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From the New Zealand Herald 23 January 1894 we have the following report of her wedding;
A Maori Marriage at Te Kopuru – On Tuesday, the 16th, Walter Te Paa, of Waimamauku, Hokianga, was united in marriage with Nellie Brown, at Te Kopuru. The wedding was to have taken place on Monday, but some difficulties having occurred caused it to be postponed.
Great interest had been taken in the affair by the residents in the district, Europeans as well as natives. The latter had been gathering for some days. The wedding was fixed for eleven a.m. in the Public Hall, but a good while pevious to that hour spectators began to gather, ladies being in great force, and during the ceremony the hall was filled. Much curiosity was evinced to see the bride, as reports of her beauty had spread far and wide.
As the hall bell announced the approach of the wedding party, the clergyman, the Rev. John Turner (Maori Anglican minister) assumed his robes and took his place. The bridegroom led the way, leading the cheif bridesmaid, followed by the bride, leaning on the arm of her brother.
The bride was dressed in pale pink, trimmed with white lace and cranage blossoms and bridal veil. The universal verdict was that the reports of her beauty had not been exaggerated. The chief bridesmaid was dressed in pale pink, and veil. The bridegroom was neatly but modestly attired. Hydrangeas were in great request for buttonhole flowers, but as they were rather large some of them were stuck inside the waistcoats.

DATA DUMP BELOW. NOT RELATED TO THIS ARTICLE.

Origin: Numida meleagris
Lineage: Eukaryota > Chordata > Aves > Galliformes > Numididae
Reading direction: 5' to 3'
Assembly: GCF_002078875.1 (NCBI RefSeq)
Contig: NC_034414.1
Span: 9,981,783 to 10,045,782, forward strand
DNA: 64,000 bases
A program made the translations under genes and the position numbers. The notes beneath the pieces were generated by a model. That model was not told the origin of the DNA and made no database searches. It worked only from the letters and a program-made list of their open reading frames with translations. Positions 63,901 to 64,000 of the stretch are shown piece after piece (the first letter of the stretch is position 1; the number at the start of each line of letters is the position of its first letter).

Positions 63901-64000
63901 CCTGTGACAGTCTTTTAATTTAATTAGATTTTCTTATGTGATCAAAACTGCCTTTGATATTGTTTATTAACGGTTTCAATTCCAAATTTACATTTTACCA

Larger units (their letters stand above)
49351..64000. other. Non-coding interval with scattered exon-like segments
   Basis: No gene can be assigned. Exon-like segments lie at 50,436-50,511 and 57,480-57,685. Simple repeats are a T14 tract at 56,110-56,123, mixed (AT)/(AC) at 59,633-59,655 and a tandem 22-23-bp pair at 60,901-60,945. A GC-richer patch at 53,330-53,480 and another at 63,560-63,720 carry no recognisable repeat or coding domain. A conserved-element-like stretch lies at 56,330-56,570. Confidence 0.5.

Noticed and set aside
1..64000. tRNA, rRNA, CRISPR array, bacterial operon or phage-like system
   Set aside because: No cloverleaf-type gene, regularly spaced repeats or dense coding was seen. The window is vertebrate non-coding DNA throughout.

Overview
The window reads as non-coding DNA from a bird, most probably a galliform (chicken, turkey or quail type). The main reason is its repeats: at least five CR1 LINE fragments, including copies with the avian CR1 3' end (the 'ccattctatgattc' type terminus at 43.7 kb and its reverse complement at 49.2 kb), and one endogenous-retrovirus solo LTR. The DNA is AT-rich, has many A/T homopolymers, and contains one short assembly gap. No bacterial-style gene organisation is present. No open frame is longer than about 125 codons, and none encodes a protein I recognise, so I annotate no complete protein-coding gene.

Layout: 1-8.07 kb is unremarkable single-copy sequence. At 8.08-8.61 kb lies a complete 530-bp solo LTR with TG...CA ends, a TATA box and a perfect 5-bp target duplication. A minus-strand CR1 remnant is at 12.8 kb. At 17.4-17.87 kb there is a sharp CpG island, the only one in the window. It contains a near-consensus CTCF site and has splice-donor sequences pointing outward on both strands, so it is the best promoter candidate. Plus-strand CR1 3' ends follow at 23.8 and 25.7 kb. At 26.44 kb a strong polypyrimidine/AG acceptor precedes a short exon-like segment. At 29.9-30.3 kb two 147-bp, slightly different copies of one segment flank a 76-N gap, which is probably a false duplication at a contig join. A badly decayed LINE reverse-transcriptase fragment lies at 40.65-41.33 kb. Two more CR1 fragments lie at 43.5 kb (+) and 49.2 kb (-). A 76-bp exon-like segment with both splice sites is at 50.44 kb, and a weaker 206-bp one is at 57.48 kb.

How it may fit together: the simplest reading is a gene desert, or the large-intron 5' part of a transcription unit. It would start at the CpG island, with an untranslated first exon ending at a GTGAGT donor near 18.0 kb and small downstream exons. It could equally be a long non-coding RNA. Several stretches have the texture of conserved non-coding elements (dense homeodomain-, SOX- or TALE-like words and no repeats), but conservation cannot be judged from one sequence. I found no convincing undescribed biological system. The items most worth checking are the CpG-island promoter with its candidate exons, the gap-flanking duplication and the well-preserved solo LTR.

The wedding service was impressively read. The bride was evidently considerably affected, and wept, as did many of her attendants. After the ceremony the bride and bridegroom held a reception in the hall. They cordially shook hands with and kissed nearly all present.
An Adjournment was now made to the settlement, just below Kopuru. Here great preparations had been made for the wedding feast. A long row of camp ovens, as straight as a file of soldiers, stood in one place. An immence fire, built up of great logs, good enough to cook a quater of a bullock at once, kept the pot boiling. The feast was served up in a long shed, in which 50 people could sit at once. Quite a staff of waiters, dressed in original aprons, attended to the tables inside. A crier was stationed on the roof who, with a blast of trumpets, and in a mighty voice, directed the waiters outside as to what was wanted inside. At intervals he cordially invited all present to partake of the feast. The viands were well cooked.
The bride and bridegroom occupied the head of the table, and handed around wedding cake to each relay. A Maori orator gave an address, which was much applauded. A Maori policeman, with a long whip, was very active in directing affairs, and keeping order. Some amusement was caused by a Maori of herqulean proportions, named Tekoki, who in the game of pulling at the stick could easily lift all his opponents, generally with one hand.
On Monday night the Maoris gave a negro minstrel performance in the hall. The bride, I may mention, is a granddaughter of Captain James Stanaway, formerly pilot in Kaipara.